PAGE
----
Shame on you Zuma and Mantashe
Corruption is a problem, yes, but at least the present government is doing something about it, we hear. In fact, from President Jacob Zuma and ANC secretary-general Gwede Mantashe down to the ordinary ANC faithful we are regularly told that eradicating corruption is a primary ANC goal.
No it is not. The evidence before me suggests loyalty to comrades and support for one or other faction is far more important to the top brass in the ANC than acting against |corruption.
Stealing public money really hurts the poor first. If we had no corruption, we would have had more than enough money to upgrade our rural and township schools and hospitals, train and appoint more doctors, teachers and nurses and supply more people with potable water, proper sewerage and electricity.
The stark reality is that through tolerating, sometimes even encouraging, corruption and tenderpreneurship, the ANC on all three levels of government is showing a thick middle finger to the very same people they claim to have liberated.
So what is the evidence I’m talking about?
I could point to the R50-billion arms deal, in which hundreds of millions landed in the pockets of politicians and ANC-connected middle men, and that no one has been charged in a criminal court more than a decade after the first revelations of wrongdoing.
I could remind you that there was strong prima facie evidence of corruption, fraud and racketeering against Zuma himself, but in a controversial move the charges were dropped.
I could point out that the ANC chairman in Limpopo and close buddy of expelled ANC Youth League leader Julius Malema, Cassel Mathale, has been associated with many of the allegations of tender fraud in the province he is also premier of, but was re-elected nevertheless and is still a member of the ANC’s national executive.
Similarly I could add that the chairman of the ANC in the Northern Cape is suspected of serious corruption, fraud and money laundering, but he was recently re-elected in his position. Several newspapers have reported that ANC stalwart and former minister Mac Maharaj had irregularly awarded huge tenders to companies belonging to convicted fraudster Schabir Shaik and was allegedly rewarded with money in his wife’s account and an expensive American holiday. He was nevertheless appointed the official spokesman of the president.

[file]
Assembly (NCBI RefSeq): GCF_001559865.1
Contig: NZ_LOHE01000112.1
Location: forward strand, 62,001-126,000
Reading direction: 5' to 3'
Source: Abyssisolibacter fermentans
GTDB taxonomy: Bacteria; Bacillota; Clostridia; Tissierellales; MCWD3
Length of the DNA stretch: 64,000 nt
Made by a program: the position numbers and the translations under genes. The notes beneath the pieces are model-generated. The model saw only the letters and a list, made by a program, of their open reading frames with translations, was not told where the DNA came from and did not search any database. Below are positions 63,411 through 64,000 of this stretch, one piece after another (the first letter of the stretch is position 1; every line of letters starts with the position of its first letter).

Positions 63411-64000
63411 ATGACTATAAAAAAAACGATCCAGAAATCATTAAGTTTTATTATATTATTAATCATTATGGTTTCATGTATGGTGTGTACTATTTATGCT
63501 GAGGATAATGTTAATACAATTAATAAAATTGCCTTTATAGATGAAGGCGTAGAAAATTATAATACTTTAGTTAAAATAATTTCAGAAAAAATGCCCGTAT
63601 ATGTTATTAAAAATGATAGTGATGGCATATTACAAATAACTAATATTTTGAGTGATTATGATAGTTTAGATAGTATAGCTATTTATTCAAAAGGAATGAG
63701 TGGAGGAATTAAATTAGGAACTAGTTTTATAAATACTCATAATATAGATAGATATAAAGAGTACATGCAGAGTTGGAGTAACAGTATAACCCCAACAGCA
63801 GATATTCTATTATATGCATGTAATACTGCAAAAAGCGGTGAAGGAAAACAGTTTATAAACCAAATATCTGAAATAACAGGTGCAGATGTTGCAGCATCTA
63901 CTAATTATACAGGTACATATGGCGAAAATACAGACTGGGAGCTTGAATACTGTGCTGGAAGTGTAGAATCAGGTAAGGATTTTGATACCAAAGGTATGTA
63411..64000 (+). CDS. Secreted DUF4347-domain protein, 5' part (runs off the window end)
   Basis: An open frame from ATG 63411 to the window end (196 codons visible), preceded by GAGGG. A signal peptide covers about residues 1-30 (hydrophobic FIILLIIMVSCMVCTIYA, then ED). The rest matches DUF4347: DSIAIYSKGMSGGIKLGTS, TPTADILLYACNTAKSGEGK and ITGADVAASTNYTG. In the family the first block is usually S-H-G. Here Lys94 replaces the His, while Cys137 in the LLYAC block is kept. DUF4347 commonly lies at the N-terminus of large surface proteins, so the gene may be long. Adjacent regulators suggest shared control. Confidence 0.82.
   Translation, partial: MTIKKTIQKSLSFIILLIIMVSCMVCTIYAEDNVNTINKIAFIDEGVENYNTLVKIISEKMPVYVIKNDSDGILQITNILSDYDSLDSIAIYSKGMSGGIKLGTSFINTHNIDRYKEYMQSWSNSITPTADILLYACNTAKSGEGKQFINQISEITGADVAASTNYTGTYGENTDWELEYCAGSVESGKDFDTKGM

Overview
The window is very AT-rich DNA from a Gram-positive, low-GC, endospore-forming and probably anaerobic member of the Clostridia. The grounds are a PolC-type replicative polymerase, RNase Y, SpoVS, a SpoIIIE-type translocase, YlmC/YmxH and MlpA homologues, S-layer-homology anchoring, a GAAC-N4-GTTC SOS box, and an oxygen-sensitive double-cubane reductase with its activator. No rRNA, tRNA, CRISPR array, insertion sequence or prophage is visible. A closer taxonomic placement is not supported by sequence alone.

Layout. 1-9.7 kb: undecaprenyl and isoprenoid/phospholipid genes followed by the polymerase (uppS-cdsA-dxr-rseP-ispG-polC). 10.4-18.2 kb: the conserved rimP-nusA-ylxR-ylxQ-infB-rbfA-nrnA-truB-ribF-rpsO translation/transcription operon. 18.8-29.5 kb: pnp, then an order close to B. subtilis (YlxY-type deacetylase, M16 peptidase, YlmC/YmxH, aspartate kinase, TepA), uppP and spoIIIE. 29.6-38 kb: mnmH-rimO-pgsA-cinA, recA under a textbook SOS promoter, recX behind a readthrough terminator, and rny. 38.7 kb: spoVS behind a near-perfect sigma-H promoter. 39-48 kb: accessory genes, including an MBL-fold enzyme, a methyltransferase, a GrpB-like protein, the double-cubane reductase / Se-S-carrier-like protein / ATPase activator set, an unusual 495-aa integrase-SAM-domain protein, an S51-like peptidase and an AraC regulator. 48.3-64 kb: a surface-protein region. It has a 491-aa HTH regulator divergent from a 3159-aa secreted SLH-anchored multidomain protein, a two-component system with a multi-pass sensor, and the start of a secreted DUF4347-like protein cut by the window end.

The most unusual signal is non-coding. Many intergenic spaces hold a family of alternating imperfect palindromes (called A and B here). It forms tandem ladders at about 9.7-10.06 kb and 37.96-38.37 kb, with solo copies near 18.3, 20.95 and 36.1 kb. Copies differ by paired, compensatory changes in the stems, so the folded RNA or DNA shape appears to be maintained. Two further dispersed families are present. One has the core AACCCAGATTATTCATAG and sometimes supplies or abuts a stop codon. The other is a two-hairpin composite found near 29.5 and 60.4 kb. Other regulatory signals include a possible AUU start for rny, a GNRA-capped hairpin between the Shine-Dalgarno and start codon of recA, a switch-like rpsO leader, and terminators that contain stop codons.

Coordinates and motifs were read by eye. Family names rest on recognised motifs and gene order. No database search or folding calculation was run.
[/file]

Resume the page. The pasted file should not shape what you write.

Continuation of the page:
I can add many other similar stories of corrupt or allegedly corrupt ANC officials who were never prosecuted and remained in the positions in the party.
But I would prefer to move away from allegations and newspaper reports and tell you about evidence accepted by a court of law that shows clearly how casually the ANC leadership treats corruption.
In 2008 two ANC councillors of the Rustenburg municipality, Alfred Motsi and Moss Phakoe, became aware of serious corruption involving the ANC mayor, Matthews |Wolmarans.
Wolmarans is a close associate of the chairman of the ANC in North West, Supra Mataboge.
The two councillors meticulously complied a detailed dossier on the corrupt dealings.
They first raised it in the council, but there was no reaction. Then they took their dossier to the police. Nothing happened.
Then the two determined men travelled to Johannesburg to see Mantashe in his office in Luthuli House and left copies of the dossier for him. When Mantashe didn’t react, Motsi phoned him several times. Mantashe dismissed him, calling them trouble-makers.
In December 2008 Motsi and Phakoe travelled to Nkandla, where they had an appointment with Zuma. They explained their dossier and pleaded for action.
A month or two later they took their evidence to a meeting in Potchefstroom with Zuma, Deputy President Kgalema Motlanthe, ANC treasurer-general Mathews Phosa and North West Premier Thandi Modise.
The two then handed their dossier to the minister then in charge of local government, Sicelo Shiceka, during a meeting in Rustenburg which mayor Wolmarans also attended.
According to court evidence, Phakoe looked at Wolmarans across the table and said to him: “Hurt me, but don’t kill me.” Phakoe afterwards told Motsi: “This might be my last day.”
Two days later the mayor’s bodyguard, Enoch Matshaba, shot Phakoe in his parked car at his Rustenburg home as he returned from putting up ANC election posters.
Phakoe died on the spot.
Motsi’s crusade led to his suspension as chairman of the MK Veterans Association – he abused his position, it was found.
Wolmarans was the obvious suspect in the case, but the officer in charge of the investigation accused Motsi of the murder.
Only last year when the Hawks raided crime intelligence boss Richard Mdluli’s office did they find the dossier and charged Wolmarans and his bodyguard.
Two weeks ago, Judge Ronnie Hendricks found that Motsi was a truthful and reliable witness. He sentenced Wolmarans to 20 years and Matshaba to life in prison.
Shame on you, Jacob Zuma. Shame on you, Gwede Mantashe.